It is always going to be more beneficial to you and your training to drop something out of the week rather than cram it all in. 

This ties back into the way the body sees exercise as “stress” it can’t determine good stress and bad. So it quantifies it the same way and so we need to make some adjustments for recovery so that exercise is still a positive stress.

We know runners tend to feel guilty if they aren’t completing exactly what it says on their schedule but swapping a run of a low-intensity strength class or even skipping the training altogether and getting some rest is still going to reap benefits.

So, the answer is, yes, you can still go for a run even if you didn’t get a great night’s sleep. 

Bearing in mind what we discussed above of course.

Here at Coach Parry, we’re massive advocates of strength training. We’ve put together this free strength training plan for runners that you can do once a week, at home and with no expensive equipment needed.  You can access it by clicking here

Sleep deprivation from multiple nights will have negative effects on more than just your running performance… It is vital to prioritize getting quality and a good quantity of sleep each night.

Here’s why…

The Importance Of a Good Night’s Sleep

Not getting an adequate amount of sleep affects both your physical and cognitive function which will have a significant impact on your running preparation, performance, and recovery.

Numerous studies show us that improved brain processing functions in athletes are linked to athletes who prioritize sleep, this is because decision-making and adaptability are key factors to improved performance.

Sleep is one of the non-negotiable pillars of recovery, training, and ensuring you get to the next workout feeling good.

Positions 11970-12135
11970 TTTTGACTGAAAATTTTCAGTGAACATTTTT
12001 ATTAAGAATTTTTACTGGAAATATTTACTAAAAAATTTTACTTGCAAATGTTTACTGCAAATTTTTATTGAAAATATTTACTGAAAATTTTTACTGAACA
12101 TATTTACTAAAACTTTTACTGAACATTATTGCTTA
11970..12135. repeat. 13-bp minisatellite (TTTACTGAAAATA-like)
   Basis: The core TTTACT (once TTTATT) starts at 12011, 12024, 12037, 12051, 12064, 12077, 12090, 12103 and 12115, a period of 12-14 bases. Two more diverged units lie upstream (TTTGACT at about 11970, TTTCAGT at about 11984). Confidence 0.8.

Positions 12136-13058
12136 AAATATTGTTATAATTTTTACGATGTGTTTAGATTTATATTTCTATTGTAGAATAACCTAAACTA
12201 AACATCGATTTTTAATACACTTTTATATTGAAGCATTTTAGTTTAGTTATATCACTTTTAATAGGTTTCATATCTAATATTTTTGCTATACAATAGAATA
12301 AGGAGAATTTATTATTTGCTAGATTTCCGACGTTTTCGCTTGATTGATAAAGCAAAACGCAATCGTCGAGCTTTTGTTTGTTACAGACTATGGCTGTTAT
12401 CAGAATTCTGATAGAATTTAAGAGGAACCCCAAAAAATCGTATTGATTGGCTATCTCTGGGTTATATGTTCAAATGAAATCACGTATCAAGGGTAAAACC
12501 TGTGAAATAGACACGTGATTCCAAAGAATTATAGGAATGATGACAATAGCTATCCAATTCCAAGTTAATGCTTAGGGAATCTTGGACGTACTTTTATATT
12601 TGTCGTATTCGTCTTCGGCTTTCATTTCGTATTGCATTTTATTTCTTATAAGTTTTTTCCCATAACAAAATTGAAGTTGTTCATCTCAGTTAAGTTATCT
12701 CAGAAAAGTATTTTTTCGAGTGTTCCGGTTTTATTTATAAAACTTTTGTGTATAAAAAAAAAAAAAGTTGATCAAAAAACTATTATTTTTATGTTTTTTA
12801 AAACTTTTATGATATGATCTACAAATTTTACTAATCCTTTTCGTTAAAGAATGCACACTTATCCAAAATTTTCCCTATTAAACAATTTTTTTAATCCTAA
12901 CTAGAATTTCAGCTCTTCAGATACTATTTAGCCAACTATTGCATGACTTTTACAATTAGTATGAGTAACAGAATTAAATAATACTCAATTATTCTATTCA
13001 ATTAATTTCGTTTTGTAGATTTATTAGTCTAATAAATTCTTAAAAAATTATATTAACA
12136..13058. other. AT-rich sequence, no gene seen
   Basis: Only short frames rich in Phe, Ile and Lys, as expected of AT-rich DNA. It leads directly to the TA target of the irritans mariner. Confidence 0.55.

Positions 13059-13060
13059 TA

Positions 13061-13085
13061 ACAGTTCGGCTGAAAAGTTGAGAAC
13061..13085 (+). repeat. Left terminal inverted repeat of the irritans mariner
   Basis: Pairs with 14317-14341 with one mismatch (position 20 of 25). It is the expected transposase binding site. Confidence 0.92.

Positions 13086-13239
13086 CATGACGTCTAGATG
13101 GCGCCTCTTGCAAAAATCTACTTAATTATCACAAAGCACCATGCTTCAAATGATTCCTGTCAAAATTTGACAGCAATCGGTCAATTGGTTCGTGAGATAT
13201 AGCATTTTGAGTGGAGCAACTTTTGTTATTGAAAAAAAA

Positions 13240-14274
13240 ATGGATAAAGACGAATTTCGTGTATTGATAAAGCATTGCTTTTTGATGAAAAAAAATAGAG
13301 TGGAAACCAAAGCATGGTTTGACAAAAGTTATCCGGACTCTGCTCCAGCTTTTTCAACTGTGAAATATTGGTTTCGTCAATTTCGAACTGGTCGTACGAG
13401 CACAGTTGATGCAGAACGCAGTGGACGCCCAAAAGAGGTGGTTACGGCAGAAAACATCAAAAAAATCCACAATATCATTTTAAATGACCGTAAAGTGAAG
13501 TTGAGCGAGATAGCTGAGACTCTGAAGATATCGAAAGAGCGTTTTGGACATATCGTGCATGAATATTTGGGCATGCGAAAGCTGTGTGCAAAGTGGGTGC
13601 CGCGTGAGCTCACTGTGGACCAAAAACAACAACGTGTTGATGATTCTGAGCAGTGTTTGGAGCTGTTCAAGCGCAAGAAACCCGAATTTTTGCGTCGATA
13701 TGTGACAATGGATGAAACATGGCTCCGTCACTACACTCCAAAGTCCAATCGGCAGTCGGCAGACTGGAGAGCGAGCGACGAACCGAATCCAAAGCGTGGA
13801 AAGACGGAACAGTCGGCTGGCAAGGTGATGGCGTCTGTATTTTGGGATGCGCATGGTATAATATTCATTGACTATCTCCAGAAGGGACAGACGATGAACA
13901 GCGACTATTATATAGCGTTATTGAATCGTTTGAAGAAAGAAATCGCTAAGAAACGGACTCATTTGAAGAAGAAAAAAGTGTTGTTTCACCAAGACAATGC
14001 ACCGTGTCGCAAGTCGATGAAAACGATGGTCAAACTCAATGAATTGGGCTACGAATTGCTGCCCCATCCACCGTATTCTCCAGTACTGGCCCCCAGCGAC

Improving this one part of your life can make a world of a difference.

Benefits of getting a good night’s sleep for runners: 

  • Build Muscle & Repair Tissue
  • Athletic Performance
  • Hormonal Balance
  • Water Reabsorption
  • Concentration
  • Reduce Injury Risk
  • Immunity Boost

Now that we know why you should be getting a lot more shut-eye, let’s have a look at what could happen if you go for a run while sleep-deprived… 

Safety Concerns Of Running When Sleep-Deprived

The biggest safety concern of heading out for a run when sleep deprived is the increase in the risk of injuring yourself or picking up an illness.

  1. Getting an insufficient amount of sleep will lead to slower reaction times, abnormal hormone levels, and impaired cognitive function. Meaning your chances of tripping or twisting an ankle or even making bad decisions based on how your body is feeling are all increased.
  1. Sleep is extremely vital for improved running performance and a lack of sleep will impair your post-exercise recovery.
  1. Not getting enough sleep can also impact your immune function because your cortisol levels and markers of systemic inflammation will be higher, which could lead to you getting sick.